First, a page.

Population of the Mound Builders


There are no reasons for supposing, from the number of their villages, that the Mound-Builders were a numerous people. My friend, Prof. Charles Whittlesey, in a discussion of the rate of increase of the human race, estimates them at 500,000. [Footnote: Trans. Am. Ass. for the Adv. of Science, 1873, p. 320.]
With thanks for the moderateness of the estimate, one-third of that number would have been more satisfactory. Dense populations, an expression sometimes applied to the Mound-Builders, have never existed without either flocks and herds, or field agriculture with the use of the plow. In some favored areas, where the facilities for irrigation were unusual, a considerable population has been developed upon horticulture; but no traces of irrigating canals have been found in connection with the works of the Mound-Builders. Furthermore, it was unnecessary in their areas. Transplanted from a comparatively mild to a cold climate, they must have found the struggle for existence intensified. Like the Cibolans in 1540, it was doubtless at all times equally true of them, that "they had barely provisions enough for themselves." And yet there is no cereal equal to maize in the rich reward it returns even for poor cultivation. It grows in the hill, can be eaten green as well as ripe, and is hardy and prolific. At the same time, while it can be made the basis of human subsistence, it is not sufficient of itself for the maintenance of vigorous, healthful life. Vegetables and game were requisite to complete the supply of food. The difficulties in the way of production set a limit to their numbers. These also explain the small number of their settlements in the large areas over which they spread. Although they found native copper on the south shore of Lake Superior, and beat it into chisels and a species of pointed spade, the number of copper tools found is small, much too small to lead to the supposition that it sensibly influenced their cultivation. A pick pointed with a stone chisel, a spade of wood, and a triangular piece of flint set in a wooden handle and used as a knife, were as perfect implements as they were able to command. Horticulture practiced thus rudely was necessarily of limited productiveness.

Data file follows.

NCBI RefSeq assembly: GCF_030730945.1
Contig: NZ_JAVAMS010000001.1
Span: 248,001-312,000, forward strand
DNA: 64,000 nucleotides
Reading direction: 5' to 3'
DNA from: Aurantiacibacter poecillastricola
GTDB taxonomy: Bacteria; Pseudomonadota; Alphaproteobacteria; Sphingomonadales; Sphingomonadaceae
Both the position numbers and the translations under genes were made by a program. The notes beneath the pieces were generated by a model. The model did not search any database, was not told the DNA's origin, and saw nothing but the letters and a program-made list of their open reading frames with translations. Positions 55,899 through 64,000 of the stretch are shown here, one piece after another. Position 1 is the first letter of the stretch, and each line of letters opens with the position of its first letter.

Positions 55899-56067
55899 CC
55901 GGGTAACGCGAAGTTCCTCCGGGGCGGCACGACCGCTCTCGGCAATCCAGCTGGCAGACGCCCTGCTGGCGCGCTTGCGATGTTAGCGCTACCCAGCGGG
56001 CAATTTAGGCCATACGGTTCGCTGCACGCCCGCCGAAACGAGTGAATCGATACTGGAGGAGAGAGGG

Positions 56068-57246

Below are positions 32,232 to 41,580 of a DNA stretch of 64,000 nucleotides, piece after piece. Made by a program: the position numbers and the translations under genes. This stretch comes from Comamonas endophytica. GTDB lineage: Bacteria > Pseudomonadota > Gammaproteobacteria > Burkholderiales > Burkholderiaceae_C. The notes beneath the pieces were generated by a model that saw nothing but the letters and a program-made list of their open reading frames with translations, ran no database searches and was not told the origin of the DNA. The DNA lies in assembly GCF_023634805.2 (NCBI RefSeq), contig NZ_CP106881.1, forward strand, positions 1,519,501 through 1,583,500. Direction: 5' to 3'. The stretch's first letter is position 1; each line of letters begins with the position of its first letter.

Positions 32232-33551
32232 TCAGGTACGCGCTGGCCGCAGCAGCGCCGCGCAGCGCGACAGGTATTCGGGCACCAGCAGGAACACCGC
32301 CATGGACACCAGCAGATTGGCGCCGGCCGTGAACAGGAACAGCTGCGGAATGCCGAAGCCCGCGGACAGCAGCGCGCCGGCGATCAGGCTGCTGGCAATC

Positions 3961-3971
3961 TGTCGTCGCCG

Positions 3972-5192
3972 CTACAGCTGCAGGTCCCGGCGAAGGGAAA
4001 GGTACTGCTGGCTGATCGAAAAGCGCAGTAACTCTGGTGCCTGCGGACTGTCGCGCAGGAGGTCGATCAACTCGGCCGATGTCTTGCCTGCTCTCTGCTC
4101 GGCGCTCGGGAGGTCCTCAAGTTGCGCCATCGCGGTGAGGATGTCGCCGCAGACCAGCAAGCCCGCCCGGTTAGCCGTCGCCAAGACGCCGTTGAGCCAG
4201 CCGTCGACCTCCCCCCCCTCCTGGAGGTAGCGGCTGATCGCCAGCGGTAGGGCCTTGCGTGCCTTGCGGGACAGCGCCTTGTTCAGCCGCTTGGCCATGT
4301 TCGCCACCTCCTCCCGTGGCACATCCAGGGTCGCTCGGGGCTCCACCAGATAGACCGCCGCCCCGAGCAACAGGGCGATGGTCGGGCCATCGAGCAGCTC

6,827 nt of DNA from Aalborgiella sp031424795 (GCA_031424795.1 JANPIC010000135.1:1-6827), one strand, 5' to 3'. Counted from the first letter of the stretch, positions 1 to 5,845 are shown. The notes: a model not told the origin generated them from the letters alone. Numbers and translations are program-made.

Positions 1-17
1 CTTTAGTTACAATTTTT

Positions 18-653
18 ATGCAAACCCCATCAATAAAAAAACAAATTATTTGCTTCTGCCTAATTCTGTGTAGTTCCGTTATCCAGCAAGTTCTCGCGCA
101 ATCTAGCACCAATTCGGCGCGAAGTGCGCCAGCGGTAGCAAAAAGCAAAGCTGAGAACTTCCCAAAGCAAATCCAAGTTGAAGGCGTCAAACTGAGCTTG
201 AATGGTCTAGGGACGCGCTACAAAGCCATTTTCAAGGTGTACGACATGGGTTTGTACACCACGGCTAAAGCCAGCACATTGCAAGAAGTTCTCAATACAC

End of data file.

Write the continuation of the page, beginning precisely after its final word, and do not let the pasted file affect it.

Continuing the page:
The idea has been advanced that "the condition of society among the Mound-Builders was not that of freemen, or, in other words, that the state possessed absolute power over the lives and fortunes of its subjects." [Footnote: Foster's Pre-historic Races, etc., p. 386.]
It is a sufficient answer to this remarkable passage that a people unable to dig a well or build a dry stone wall must have been unable to establish political society, which was necessary to the existence of a state.